- "Le Tourment II" ("Torment, part II"), where Arthur manages to convince Perceval that yes, he does like him, even if Perceval regularly annoys the hell out of him. Then the long, awkward (to Arthur, anyway, very much so) Man Hug takes it back to Funny mode.
Perceval: Ah, well, you see, my folks' neighbours have four sons; there's one who's a bit retarded, and he's their favourite.
Arthur: Yeah, I can understand that.
- A different episode has Perceval ask Arthur for help with a letter to his father and his uncles: his grandma is dying and wants to tell her children that she's always loved them, even if she never found the words to say so. And of course, it ends on a funny note when having exhausted all possible metaphors, Arthur asks what the relatives are like. "Well, they're kind of dumbasses."
- Perceval's monologue in "L'Habitué" ("The Usual Customer"). "I'm no good at tactics or archery, but I damn well know what it's like to love someone."
- "Pupi": Arthur in disguise sees a puppet show with Caradoc and his family. At the end of the episode, he watches it again... without the disguise, accompanying the children.
- It could be seen as a YMMV case, as it is intended as a Tear Jerker moment; but if you ever had to deal directly or indirectly with this problem, given the usual take on the matter in fiction, the scene between Arthur and Perceval in the final episode of Livre VI (everyone come to visit Arthur by his bedsite in Tintagel, while he's trying to recover from his failed suicide; he's telling one of his dream to Perceval, in which an old man wants to show him the Graal) includes some incredibly deep and touching view on this (WARNING: Spoilers):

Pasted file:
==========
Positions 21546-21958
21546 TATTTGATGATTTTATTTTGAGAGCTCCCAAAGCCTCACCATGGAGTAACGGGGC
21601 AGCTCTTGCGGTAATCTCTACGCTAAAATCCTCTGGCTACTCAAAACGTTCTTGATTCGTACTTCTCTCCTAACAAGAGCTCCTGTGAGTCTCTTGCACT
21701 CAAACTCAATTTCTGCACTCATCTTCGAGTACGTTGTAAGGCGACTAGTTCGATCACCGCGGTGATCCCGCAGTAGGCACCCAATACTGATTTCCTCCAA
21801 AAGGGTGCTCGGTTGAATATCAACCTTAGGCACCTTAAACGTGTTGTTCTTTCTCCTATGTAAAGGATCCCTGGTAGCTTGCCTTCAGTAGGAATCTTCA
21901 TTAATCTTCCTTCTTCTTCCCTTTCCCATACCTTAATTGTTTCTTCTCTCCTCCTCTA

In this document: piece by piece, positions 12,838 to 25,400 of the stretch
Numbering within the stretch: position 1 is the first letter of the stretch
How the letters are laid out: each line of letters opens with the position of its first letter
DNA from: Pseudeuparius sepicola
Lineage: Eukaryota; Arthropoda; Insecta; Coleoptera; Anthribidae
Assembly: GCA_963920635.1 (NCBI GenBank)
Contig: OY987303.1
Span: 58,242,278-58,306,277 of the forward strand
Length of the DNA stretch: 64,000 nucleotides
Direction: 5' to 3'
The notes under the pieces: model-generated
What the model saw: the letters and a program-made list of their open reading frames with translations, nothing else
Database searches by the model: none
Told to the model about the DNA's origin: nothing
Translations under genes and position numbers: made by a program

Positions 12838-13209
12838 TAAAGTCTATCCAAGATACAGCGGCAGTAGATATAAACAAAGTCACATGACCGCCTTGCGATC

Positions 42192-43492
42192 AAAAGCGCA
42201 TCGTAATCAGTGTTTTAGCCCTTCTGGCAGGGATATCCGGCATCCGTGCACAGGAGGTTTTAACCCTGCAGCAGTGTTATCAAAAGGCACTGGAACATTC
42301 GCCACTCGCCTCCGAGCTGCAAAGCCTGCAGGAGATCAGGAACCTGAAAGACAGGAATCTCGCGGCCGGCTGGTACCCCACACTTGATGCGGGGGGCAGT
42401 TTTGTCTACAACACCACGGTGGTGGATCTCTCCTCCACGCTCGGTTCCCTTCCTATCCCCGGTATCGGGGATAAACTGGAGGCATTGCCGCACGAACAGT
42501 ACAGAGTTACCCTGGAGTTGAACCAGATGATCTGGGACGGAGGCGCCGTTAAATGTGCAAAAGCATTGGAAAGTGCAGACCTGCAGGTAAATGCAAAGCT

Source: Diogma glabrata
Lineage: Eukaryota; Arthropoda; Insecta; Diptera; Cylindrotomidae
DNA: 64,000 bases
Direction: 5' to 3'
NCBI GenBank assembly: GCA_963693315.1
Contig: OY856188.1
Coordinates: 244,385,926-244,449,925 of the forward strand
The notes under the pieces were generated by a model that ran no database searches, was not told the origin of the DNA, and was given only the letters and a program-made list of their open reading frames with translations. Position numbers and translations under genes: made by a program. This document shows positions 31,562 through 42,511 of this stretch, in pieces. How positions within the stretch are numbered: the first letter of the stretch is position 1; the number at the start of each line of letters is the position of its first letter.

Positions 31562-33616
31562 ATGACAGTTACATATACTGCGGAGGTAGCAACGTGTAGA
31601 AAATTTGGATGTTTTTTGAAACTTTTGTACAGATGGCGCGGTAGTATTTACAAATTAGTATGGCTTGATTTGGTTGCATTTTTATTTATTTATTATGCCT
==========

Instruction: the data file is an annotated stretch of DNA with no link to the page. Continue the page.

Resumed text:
Arthur: (monotonous, with a Thousand-Yard Stare) We enter the bathroom; there's the bathtub, filled with water, nobody in it; and there's blood everywhere. (...) "There," says the old man, "that's the Grail." "... The bathroom!?" "No, not the bathroom; the bathtub. (...) It really is the Grail: what was used to collect the blood of Christ." ...At that point, in the dream, I slap him. The real deal, with his head swinging on the side and all. "Are you taking the piss out of me??" Then he comes back, and slaps me so hard; as if the ceiling was falling on me. And then he says: "How do you call someone in pain, who spills his own blood on the floor to make everyone else feel guilty? (pause) Every person who commits suicide is the Christ; every bathtub is the Grail."
- Also, the fact that, while everyone has something to say to Arthur when they visit him, Perceval says nothing and just listens until he's finished.